This issue arose when I asked my brother to test drive the Rails app I’m working on, UpLearn, without any supervision. It was really useful to have a second person use the software without any knowledge of how it was built, as issues surfaced that I might have otherwise missed.
One issue was the handling of URLs submitted by the user without an “http(s)” at the front. My brother had typed a link in to the submission form directly, rather than copy-pasting the URL, so it was missing an “http://” or “https://” at the front. As a result, my Rails app treated this as a relative path, rather than an absolute path, and the result was a broken link that didn’t take the user to the correct resource page.
Earlier this year, I finished General Assembly’s Back-End Web Development course in Washington DC, where I learnt Ruby and how to build data-driven websites using the Rails framework. It was a brilliant experience. I did a lot of work outside the course to learn as much as I could about web development, treating the 10 weeks as my own full-time dev bootcamp.
This year The Writer’s Bundle 2015 was bigger and better than ever, so I wanted to create an even more useful dashboard for the team. The dashboard was a key tool for the team, to monitor both overall and individual sales channel performance, as well as to be a motivating force by giving everyone a visual sense of progress.
This is a tutorial on how to create a slick-looking, single-letter logo using only CSS. For example:
In the code below, I’ve also added functionality to change the colour of the logo for hover overs. Frustratingly, it doesn’t work on this WordPress site (it looks screwy), so for now, this GIF will have to suffice to show the hover over:
Recently, I’ve been busy redesigning the website for Socialexis, my wife’s fantastic content marketing firm. I used the Corsa theme from UpSolution. It’s a modern, single-page parallax theme, which is perfect for the Socialexis brand.
The screenshot below shows the old website. Whilst there was nothing wrong with it per se, it wasn’t particularly exciting and didn’t represent the creativity and passion at the core of Lexi’s business. Since this original website was built, the business has also focused more on blog management and content creation, so the message needed tweaking. Hence, it was a good opportunity to also redesign the website.
I’m working my way through this book, Data Analysis Using SQL and Excel, at the moment and chapter 6 is all about survival and retention modelling. I learn best when I can attack real life problems, so I took some of the lessons from this chapter and applied them to the MailChimp email data I already had in a MySQL database.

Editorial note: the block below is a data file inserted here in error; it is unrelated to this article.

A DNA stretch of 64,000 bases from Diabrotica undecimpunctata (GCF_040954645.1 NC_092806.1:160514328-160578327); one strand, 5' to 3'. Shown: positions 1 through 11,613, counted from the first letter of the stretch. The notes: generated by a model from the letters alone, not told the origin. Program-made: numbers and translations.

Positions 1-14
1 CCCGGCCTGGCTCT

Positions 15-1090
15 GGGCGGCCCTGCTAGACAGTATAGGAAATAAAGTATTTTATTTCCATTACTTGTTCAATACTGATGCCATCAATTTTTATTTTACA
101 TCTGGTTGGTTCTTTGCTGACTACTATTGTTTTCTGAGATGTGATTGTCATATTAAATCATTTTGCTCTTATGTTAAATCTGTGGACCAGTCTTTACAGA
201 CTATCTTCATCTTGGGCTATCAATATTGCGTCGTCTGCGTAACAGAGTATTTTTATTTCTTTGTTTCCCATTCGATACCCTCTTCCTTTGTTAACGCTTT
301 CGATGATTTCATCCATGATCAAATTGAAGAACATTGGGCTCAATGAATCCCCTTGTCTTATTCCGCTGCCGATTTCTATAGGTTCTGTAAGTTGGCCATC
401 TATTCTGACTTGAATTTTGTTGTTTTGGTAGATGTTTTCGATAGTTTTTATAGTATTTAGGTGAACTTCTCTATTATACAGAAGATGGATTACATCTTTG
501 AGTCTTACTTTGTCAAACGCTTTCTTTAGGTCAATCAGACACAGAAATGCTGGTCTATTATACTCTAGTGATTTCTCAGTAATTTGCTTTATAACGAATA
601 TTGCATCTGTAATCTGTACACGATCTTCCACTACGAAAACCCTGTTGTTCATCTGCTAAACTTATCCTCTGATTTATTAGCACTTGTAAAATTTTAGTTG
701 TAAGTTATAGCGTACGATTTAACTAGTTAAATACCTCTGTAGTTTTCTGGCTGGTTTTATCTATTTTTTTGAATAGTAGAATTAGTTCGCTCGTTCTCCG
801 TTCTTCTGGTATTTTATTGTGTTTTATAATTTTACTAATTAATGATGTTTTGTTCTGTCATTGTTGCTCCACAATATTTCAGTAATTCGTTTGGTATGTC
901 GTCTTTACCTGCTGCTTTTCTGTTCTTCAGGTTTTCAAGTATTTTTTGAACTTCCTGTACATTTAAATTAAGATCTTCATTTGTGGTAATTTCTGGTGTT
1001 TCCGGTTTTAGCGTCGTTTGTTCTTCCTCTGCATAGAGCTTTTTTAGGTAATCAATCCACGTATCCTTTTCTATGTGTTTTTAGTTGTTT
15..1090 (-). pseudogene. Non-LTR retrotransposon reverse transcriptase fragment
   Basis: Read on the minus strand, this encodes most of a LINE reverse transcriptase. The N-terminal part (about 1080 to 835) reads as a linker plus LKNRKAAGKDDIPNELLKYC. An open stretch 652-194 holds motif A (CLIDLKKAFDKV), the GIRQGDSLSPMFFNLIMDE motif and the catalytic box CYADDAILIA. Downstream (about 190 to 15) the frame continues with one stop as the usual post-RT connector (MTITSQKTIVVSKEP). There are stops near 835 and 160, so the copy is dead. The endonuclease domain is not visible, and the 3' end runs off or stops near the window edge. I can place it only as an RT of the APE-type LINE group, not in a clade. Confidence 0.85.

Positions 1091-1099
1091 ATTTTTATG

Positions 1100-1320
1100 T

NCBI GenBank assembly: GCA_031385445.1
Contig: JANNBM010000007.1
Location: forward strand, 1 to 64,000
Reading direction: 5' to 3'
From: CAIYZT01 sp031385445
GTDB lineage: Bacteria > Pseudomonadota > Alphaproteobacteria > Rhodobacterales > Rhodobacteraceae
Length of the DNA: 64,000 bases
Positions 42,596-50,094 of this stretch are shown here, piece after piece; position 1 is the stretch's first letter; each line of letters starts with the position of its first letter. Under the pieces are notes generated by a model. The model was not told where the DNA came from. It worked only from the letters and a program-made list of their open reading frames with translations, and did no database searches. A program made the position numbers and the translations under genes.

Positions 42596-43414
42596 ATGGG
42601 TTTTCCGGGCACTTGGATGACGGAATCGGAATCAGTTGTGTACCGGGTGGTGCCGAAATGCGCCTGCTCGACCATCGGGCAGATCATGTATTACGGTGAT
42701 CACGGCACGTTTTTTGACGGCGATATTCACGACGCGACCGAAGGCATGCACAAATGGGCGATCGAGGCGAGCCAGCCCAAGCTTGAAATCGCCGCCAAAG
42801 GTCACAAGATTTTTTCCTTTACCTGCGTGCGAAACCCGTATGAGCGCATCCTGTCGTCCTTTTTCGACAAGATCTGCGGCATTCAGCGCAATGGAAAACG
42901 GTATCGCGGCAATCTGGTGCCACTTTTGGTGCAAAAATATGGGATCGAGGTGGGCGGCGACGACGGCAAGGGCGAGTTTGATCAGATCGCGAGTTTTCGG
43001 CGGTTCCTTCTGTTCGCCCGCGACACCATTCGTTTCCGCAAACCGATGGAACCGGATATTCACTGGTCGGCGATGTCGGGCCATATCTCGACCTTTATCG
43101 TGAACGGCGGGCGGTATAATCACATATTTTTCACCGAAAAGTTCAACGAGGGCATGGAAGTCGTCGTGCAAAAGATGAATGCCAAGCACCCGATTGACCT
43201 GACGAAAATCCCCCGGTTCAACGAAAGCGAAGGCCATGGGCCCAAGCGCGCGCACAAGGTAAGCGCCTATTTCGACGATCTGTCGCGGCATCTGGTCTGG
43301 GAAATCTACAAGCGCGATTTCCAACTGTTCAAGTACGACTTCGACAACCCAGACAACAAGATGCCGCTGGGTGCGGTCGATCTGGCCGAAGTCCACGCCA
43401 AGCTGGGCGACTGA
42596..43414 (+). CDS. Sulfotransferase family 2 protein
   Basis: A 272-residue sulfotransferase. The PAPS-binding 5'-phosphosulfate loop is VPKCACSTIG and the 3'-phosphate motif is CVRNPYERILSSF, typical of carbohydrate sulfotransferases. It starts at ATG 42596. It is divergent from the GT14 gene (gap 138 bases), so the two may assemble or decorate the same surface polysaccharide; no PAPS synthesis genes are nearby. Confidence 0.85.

This post takes it a step further by looking at subscriber behaviour within the email campaign data. What can we say about how long people remain active subscribers? For a subscriber who has been active for a given length of time, how likely are they to continue being active?
This post digs deeper into the MailChimp data which I analyzed in my previous post. In this analysis, I’ve focused on the distribution of subscribers and what was the most recent date they opened an email.
Specifically, I wanted to answer:
What is the distribution of subscribers by campaign date that opened an email in 2014?
And what are their email addresses?
The way I approached this problem was to break it down into its constituent parts, tackle each of those and then build that back up into a single query.
This post shows how I analyzed a MailChimp email list, including all the data from weekly newsletters for 2014, using MySQL. It was inspired by this excellent tutorial: Performing cohort analysis by Micheal Herman. The email list I’m working with consists of about 18,000 subscribers.
I wanted to answer questions such as:
How many emails do active subscribers open on average?
How active are the subset of users who bought a product during the digital flash sale in March of this year?
The idea originated from discussions with my wife about the tedium of preparing month-end website performance reports for her content management clients. This dashboard was a solution to streamline the monthly web reporting and offer insights that might otherwise be missed. Rather than having to visit Google Analytics for each website in turn and click around gathering the necessary data, this pulls it all together in one place.
Earlier this year I worked with The Write Life team to develop some behind-the-scenes sales data analysis during their 3-day digital bundle sale. The team wanted a simple way of gauging progress and seeing how the different sales channels fared as the sale took place.